About the Author

Blissed Out by Zane Selvans on flickr

Most of this blog is written by Zane Selvans.  That’s me above.  I take a lot of the pictures too.  I live in Boulder, Colorado, and I’m a member of the Advocacy Committee of Community Cycles. I also serve on the City of Boulder’s Transportation Advisory Board.  (However, the opinions expressed here are strictly my own.)  I don’t have a car.  I bike just about everywhere in almost any weather, and I love it.  I also have a PhD in planetary geophysics and a background in computer science, but that’s really irrelevant in the context of this blog.  Actually, it’s more broadly irrelevant too.  But that’s another story altogether.

My bicycle love affair began in Japan when I was  14.  I rode a heavy single-speed bike to school in the sub-tropics of  Kyushu wearing a navy blue wool uniform, along with thousands of other  similarly equipped and attired students.  My only academic  responsibility was learning Japanese, and all the other students were  busy with homework, so in the afternoons I’d wander around the  countryside outside Miyazaki alone on my bike.  Rain or shine, night and  day.  I discovered hidden shrines and fireflies.  Steep forests of  bamboo and endless pancake flat rice paddies.  Deafening cicadas and the  kero-kero of tiny frogs.  Warm, wet tropical storms, and winds that  would let me coast across the plains.

NIS Last Day - School kids Bikes by jondresner on flickr

When I finally came home to central California, and started my  sophomore year of high school, there was no question about whether I  would keep riding Ernie’s school bus number six, which took 90 minutes to  move me 3 miles because it had to wend its way through the countryside  picking up all the other rural students.  On a bike, I could make the  trip in 11 minutes, which made a big difference when school started at  7:30 in the morning.  I never felt the need to get a car.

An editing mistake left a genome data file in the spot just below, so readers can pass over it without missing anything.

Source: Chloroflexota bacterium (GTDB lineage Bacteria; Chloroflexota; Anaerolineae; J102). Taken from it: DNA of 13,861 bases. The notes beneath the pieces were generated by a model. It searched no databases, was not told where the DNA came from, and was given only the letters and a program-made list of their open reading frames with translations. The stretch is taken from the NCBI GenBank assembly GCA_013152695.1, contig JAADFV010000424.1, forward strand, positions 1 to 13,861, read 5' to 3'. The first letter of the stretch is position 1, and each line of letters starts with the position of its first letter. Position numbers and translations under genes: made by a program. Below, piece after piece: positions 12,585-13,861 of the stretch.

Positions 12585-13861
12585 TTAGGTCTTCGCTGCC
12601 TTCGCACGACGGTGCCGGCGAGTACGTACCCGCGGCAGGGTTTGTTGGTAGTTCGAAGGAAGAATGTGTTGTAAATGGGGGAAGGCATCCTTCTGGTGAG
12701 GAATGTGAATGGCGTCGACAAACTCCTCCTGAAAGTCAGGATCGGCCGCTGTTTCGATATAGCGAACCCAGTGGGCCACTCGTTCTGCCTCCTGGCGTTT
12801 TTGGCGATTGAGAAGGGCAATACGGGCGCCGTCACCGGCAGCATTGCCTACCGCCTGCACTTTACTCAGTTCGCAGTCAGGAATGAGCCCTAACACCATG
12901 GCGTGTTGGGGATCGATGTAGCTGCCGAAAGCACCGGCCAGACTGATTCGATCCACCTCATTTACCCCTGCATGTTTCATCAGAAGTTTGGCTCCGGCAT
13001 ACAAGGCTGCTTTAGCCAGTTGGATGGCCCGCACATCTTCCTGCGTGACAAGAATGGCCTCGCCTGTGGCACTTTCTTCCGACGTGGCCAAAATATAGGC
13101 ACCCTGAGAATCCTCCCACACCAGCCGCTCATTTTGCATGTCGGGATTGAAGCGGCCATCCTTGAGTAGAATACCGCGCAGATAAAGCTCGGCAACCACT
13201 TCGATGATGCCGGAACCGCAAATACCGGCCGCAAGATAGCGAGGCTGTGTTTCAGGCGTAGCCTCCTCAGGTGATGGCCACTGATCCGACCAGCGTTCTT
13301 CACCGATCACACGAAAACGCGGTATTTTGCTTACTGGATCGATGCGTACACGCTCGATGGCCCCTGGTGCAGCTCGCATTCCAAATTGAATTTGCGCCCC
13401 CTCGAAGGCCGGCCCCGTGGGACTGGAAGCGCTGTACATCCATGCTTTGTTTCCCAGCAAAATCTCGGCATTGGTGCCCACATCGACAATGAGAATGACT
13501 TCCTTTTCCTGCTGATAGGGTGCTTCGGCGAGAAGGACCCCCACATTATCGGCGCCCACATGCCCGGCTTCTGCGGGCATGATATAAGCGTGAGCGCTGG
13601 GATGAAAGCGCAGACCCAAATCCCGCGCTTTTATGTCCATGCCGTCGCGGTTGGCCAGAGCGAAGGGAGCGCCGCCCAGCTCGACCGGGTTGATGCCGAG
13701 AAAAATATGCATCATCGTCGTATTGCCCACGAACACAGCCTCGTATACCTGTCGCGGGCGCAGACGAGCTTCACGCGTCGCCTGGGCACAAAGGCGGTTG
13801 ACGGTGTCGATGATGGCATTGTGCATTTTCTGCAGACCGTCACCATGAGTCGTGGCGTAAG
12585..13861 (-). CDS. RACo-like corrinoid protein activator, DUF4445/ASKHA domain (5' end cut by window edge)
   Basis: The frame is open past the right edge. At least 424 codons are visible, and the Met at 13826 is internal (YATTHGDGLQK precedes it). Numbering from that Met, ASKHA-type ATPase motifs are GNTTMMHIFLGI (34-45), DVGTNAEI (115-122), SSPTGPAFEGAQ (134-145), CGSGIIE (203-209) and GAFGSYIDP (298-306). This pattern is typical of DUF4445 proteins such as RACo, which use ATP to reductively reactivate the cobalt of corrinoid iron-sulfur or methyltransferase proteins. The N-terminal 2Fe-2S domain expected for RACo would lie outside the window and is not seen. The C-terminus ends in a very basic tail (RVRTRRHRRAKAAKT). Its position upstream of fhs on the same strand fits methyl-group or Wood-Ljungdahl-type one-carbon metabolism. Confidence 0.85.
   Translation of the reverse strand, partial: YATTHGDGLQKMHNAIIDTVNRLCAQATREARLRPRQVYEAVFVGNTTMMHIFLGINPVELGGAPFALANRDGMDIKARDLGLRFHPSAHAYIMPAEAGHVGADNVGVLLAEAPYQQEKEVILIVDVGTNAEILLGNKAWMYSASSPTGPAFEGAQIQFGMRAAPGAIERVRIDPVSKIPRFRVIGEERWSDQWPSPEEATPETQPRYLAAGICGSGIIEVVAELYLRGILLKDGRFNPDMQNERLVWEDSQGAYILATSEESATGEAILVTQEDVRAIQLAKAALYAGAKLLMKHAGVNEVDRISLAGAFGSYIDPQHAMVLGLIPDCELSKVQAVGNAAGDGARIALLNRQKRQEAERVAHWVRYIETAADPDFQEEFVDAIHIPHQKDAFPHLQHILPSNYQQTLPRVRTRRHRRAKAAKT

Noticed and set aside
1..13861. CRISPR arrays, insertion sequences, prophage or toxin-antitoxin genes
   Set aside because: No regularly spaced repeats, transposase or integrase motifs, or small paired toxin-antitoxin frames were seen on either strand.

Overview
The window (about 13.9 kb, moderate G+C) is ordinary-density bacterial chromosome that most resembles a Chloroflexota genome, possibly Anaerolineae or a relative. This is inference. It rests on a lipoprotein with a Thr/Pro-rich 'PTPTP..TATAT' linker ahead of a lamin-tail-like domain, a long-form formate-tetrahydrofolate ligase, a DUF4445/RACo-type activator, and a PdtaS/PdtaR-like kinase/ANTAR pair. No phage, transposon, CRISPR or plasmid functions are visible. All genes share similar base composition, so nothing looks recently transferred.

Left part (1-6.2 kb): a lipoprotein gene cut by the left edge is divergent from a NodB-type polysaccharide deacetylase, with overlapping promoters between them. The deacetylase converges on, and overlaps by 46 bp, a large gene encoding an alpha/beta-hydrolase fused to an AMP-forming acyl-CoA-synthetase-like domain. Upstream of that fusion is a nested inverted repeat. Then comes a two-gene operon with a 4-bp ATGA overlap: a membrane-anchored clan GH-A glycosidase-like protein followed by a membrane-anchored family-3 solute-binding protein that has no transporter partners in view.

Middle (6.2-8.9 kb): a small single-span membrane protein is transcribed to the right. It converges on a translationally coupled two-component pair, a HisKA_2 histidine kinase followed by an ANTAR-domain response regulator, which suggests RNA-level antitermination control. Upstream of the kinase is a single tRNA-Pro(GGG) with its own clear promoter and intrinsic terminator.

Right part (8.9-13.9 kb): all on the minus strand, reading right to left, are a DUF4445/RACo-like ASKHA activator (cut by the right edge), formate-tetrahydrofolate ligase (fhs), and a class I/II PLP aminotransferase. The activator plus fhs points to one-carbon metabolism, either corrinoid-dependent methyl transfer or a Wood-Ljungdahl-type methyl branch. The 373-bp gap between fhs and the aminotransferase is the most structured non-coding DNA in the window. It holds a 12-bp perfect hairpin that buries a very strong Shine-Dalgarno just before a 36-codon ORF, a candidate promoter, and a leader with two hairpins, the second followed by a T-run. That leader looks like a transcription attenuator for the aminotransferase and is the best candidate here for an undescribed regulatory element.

Bikes let cities be human in a way that cars never can, because they’re quiet, they’re safe, and they don’t take up much space.  We built cities at human scales for thousands of years.  Only in the last century have we decided to re-imagine them as places for cars.  There’s no reason we can’t go back to building them primarily for people, and lots of reasons why we might want to.

3 Responses to About the Author

  1. This is an excellent blog. I particularly liked the articles about Jan Gehl and his unique work for livable cities.
    Sujit PatwardhanPune, India
    http://www.parisar.org

  2. Pingback: When Urban Agriculture Is at Odds with Sustainability | Counting Pantographs

  3. Paul Koenig says:

    Just reading your most excellent blog today after a few links later from Community Cycles. It’s really well written and of course I couldn’t agree more with everything you say. It reads like David Byrne’s book but on a local present day level.

    I love all kinds of biking in all weather, everywhere, as far as I can go, as often as I can, and with whoever will join me. Nobody can say the same about driving their car.

    Best wishes-

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